Bracciolini was well thought of because of his excellent Latin, beautiful handwriting and the diplomatic work he was able to carry out with Florence.

He was never attracted to the ecclesiastical life and its potential riches and, despite his poor salary, remained a layman to the end of his life.

He invented the style of writing that, after generations of polishing by other scribes, served the new art of printing as the prototype for Roman fonts.

In 1415 while working for the Pope at a monastery in Cluny, Bracciolini brought to light two previously unknown orations of the Roman statesman Cicero.

At another monastery in 1416 he found the first complete text of Quintilian’s Institutio oratoria, three books and part of a fourth of Valerius Flaccus’s Argonautica and the commentaries of Asconius Pedianus on Cicero’s orations.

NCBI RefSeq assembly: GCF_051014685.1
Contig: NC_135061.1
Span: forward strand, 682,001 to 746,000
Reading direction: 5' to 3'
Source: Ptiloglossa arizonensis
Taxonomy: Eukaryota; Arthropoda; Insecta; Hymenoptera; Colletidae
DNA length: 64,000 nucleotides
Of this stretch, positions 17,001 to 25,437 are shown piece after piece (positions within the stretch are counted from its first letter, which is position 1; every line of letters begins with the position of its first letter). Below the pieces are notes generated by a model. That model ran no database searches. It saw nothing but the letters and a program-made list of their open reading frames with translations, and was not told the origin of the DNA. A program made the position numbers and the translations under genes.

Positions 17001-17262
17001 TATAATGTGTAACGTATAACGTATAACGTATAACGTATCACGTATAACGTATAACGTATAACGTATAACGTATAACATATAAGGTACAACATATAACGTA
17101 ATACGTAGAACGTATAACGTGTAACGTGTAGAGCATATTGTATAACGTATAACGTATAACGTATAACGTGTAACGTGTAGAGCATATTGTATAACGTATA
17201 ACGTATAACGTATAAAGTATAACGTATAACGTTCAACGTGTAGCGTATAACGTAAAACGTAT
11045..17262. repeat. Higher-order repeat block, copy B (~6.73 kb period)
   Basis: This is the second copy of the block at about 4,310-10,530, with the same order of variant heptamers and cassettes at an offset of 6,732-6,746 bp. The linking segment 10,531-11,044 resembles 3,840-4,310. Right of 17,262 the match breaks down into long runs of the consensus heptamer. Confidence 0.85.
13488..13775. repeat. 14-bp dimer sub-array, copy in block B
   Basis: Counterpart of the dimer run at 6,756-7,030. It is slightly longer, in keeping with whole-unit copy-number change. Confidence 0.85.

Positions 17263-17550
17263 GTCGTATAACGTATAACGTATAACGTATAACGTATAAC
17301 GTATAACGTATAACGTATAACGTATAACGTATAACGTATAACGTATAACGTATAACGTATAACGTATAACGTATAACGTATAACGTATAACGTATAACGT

A statue said to be of Bracciolini in the Duomo in Florence, attributed to Donatello
A statue said to be of Bracciolini in the Duomo
in Florence, attributed to Donatello
While visiting other monasteries in 1417 he discovered a number of Latin manuscripts, including De rerum natura (On the Nature of Things) by Lucretius.

It is believed he subsequently discovered seven other orations of Cicero in a monastery in Cologne.

He made copies of the works he found in his elegant script, some of which have survived.

Bracciolini also collected classical inscriptions and sculptures, with which he adorned the garden of the villa he eventually bought near Florence.

At the age of 56 he left his long-term mistress and married a girl of 17, who produced five sons and a daughter for him.

He spent his last years having intellectual arguments with Lorenzo Valla, an expert at philological analysis of ancient texts, and writing a history of Florence.

Bracciolini died in 1459 before he had put the final touches to this work and was buried at the Church of Santa Croce in Florence.